ON THE AGENDA | OCTOBER 27TH, 2017 | PUBLIC AGENDA
Every week we curate stories and reports on complex issues. This week: Exploring a possible shift from the traditional two-party system in politics. Who is considered middle class? Looking to technology to spur engagement. Leveling the playing field so more high school seniors apply to college. Moving beyond the country’s “fixation” with bachelor’s degrees. A look at how hospital quality varies across the country.
System? Americans Might Be Ready For 8 (NPR)
There seem to be roughly at least four stripes of politics today. A new political typology out Tuesday from the Pew Research Center, based on surveys of more than 5,000 adults conducted over the summer, goes even deeper. It finds eight distinct categories of political ideology (nine if you include "bystanders," those not engaged with politics).
Twitter is responding to political scrutiny over the role it may have played in spreading Russian misinformation, and to a bipartisan Congressional bill proposing new regulations for online ads, with some new initiatives of its own.
and Conservatives Uniting Against Partisan Status Quo
Our political system is failing because our government has become little more than a perpetual banquet for selfish interests that feed themselves first, and worry about the health of the nation later, if at all. This is the situation in which we now find ourselves, and it must be reversed.
$100,000 middle class in America?
The majority of Americans - 62 percent - identify as "middle class," according to a Gallup poll conducted in June. It's the highest percent of people feeling that way since 2003. But a lot of Americans are like Osegueda: They feel middle class, but they aren't sure what it means.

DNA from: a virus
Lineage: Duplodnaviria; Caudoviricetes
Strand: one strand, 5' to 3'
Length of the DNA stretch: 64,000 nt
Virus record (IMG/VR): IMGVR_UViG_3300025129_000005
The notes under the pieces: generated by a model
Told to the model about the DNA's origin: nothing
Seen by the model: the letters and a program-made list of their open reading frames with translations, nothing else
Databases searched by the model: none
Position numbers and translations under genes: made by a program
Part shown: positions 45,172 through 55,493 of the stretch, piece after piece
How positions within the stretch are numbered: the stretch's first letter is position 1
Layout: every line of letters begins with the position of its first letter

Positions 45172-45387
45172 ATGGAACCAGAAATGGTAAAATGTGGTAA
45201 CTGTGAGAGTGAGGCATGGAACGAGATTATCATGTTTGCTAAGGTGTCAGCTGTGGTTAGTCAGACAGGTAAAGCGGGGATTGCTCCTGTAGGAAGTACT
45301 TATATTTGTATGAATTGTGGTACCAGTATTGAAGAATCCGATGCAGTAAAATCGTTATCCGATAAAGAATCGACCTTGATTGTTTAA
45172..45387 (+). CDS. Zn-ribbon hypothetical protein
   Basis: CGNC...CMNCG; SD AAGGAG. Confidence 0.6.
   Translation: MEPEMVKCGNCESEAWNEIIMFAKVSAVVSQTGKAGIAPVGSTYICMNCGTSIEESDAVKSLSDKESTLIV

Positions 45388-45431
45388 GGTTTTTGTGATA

Solutions to Economic Mobility Are Local
In 1940, 92 percent of kids in America could grow up to do better than their parents, economically-speaking. Today, that’s just 50 percent. The American Dream, in other words, comes down to a coin toss. This issue, it turns out, really comes down to the neighborhood inequalities.
a More Inclusive City (New York City)
In the 1990s, San Francisco removed all of the benches from Civic Center Plaza. In 2001, all remaining seating in nearby United Nations Plaza was removed in the middle of the night. Over the years, public seating has been removed from virtually the entire city. While this anti-homelessness strategy has given way a little with the emergence of the city’s many parklets, it’s still in full effect.
Is Key to Local Citizen Engagement (Government
The mayors of Austin, Texas, Louisville, Ky., and Raleigh, N.C., hope their successful resident engagement projects will serve as guides for other major cities across the country.
Bramer Hosts First Ever Participatory Budgeting Events For Homeless New Yorkers
City Council Majority Leader Jimmy Van Bramer hosted New York City’s first ever participatory budgeting events for homeless New Yorkers on October 13. At these two events, Majority Leader Van Bramer sought the input of homeless individuals sheltered in his district on how to improve the community they call home.
Engagement Is a Two-Way Street (Inside
Claiming that academics are failing to engage with the general public is intellectual laziness at best and anti-intellectual posturing at worst, argues Adam Kotsko.